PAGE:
The Google Nexus S Android phone is just the second Google-branded smartphone to hit the market (succeeding the Google Nexus One), and is also the first mobile to natively run the 2.3 version of the Android platform. While the 2.3 "Gingerbread" version of Android is smoother than ever, the Google Nexus S doesn't bring anything new or revolutionary to the table, even if it remains an excellent smartphone.
- Android 2.3, contoured Super AMOLED display, good battery life
- Plastic finish, crashing issues, no microSD card slot, poor quality of voice calls
The Google Nexus S Android phone isn't a revolutionary smartphone, but remains an excellent option thanks to the 2.3 "Gingerbread" version of Android.
Read our reviews of other top Android phones.
UPDATE: The Google Nexus S Android phone is exclusive to Vodafone in Australia, and is available on a number of Vodafone plans across 12 and 24 month contracts. It is free on Vodafone's $79 cap over 24 months, and on Vodafone's $85 'Infinity' plan over 24 months (offering unlimited calls, unlimited text and unlimited access to social networking sites including Facebook, Twitter, LinkedIn, MySpace and Foursquare).
The Google Nexus S has an entirely plastic build. The gloss black finish gives it a sleek look and feel, and the slightly contoured display is responsive and sits comfortably on your cheek when making phone calls. Although it doesn't feel cheap or flimsy, the Google Nexus S Android phone does have a toy-like resemblance when compared with handsets like the Apple iPhone 4, the HTC Desire and even its predecessor, the Google Nexus One. The Nexus S design is very similar to the Samsung Galaxy S, which makes sense given both phones are manufactured by Samsung.
At 4in, the Google Nexus S has a larger display than its predecessor, and the super AMOLED screen technology also makes it brighter, clearer and more vibrant than the original model. The Nexus S screen is one of the best on the market and is responsive to touch, as are the four touch-sensitive, backlit buttons below the screen.
The Google Nexus S runs the latest 2.3 or "Gingerbread" version of Google's OS. The new features are best described as refinement rather than revolution; a revamped keyboard, better copy and paste, improved power management, and a slicker user interface are all part of the package. Both text entry and text editing are much more efficient than previous Android iterations, and now almost on par with the slickness of the iPhone. Battery life is also much improved, as our review unit easily lasted over a full day — even with Wi-Fi and auto-sync switched on.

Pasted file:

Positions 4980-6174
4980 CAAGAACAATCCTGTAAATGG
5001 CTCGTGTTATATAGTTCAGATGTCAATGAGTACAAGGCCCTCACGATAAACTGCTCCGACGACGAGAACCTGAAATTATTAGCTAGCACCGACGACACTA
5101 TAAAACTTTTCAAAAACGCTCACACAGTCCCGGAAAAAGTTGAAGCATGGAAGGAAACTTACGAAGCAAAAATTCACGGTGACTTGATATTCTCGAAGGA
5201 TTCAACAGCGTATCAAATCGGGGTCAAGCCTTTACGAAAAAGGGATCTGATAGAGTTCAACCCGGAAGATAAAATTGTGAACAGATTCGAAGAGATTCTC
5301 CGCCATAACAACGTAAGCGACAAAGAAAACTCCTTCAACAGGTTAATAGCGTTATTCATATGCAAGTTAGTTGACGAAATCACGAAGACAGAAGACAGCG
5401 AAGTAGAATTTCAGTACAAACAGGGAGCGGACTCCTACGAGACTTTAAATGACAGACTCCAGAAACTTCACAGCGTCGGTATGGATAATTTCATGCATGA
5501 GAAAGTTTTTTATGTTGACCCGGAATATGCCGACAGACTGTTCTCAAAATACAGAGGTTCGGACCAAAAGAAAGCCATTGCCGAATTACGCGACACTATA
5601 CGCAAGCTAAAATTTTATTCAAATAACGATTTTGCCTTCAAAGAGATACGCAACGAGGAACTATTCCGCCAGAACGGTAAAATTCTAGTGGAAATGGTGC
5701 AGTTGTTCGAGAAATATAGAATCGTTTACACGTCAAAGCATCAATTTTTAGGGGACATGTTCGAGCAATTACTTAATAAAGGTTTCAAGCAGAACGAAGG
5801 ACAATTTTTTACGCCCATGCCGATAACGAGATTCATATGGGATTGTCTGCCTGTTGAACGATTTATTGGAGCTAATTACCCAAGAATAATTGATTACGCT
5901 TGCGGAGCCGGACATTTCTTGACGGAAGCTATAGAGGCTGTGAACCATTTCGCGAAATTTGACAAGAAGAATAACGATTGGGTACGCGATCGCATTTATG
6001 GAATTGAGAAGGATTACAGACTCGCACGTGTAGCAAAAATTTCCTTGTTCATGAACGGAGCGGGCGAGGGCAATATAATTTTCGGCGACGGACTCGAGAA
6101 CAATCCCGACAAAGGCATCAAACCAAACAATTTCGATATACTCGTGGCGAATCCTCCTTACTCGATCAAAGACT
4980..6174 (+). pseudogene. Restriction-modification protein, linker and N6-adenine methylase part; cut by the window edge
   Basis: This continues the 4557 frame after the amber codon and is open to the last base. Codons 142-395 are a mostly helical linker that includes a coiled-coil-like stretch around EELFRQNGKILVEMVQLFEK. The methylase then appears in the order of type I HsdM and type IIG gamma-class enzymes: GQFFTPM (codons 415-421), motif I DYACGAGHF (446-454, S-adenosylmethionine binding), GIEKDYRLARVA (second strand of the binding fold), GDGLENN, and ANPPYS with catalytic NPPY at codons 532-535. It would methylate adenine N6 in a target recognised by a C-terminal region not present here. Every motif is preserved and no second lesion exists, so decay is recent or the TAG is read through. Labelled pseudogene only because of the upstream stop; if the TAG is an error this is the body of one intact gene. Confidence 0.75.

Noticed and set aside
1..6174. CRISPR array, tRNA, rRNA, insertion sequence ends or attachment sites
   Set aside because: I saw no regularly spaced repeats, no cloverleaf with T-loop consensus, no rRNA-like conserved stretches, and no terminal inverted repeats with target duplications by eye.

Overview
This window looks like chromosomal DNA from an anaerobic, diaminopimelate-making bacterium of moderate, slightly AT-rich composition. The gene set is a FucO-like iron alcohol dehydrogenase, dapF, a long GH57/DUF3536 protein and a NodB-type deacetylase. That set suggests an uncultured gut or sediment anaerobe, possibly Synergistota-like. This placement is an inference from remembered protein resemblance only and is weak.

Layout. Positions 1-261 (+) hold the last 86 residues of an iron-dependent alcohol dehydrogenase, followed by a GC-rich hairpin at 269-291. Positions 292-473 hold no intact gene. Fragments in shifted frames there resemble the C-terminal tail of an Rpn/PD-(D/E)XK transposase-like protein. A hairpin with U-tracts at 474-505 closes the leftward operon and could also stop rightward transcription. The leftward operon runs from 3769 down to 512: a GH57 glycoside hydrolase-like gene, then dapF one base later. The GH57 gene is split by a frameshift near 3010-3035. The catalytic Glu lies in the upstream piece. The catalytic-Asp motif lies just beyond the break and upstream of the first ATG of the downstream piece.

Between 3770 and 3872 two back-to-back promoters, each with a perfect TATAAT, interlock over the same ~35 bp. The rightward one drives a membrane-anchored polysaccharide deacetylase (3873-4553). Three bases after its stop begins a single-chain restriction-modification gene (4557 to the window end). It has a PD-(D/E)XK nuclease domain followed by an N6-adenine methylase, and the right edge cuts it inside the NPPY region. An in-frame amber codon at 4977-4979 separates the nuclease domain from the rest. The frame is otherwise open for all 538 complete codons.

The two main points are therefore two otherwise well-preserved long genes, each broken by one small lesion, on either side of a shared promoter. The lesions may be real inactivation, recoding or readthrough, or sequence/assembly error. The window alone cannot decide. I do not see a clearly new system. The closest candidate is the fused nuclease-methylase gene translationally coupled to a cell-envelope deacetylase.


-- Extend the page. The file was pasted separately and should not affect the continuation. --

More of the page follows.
As with all Android-powered smartphones, the software is highly customisable via third-party apps which can be downloaded through the Android Market — Google's answer to Apple's App Store. In addition, the new Gingerbread interface is slick and smooth, and the darker colour menus and notifications give the Nexus S a much more professional look. The main menu has a cool scrolling 3D effect, and the new 'TV Off' screen-lock animation looks superb.
Unfortunately, we experienced a number of crashes during testing; our review unit inexplicably turned itself off on more than one occasion daily, suggesting that Google still has a few kinks to iron out in the Nexus S software. Thankfully these should come thick and fast in the form of software updates given Google's commitment to push them out to Nexus devices as soon as they are released.
The Google Nexus S comes with a hefty 16GB of internal storage but disappointingly no microSD card slot. The lack of digital zoom on the camera is also an annoyance, particularly as the Nexus S takes reasonably good quality photos. We were also disappointed with the quality of voice calls; audio quality often sounded distant and tinny.
The Google Nexus S is exclusively sold through Vodafone, but can be purchased at online store MobiCity outright and unlocked.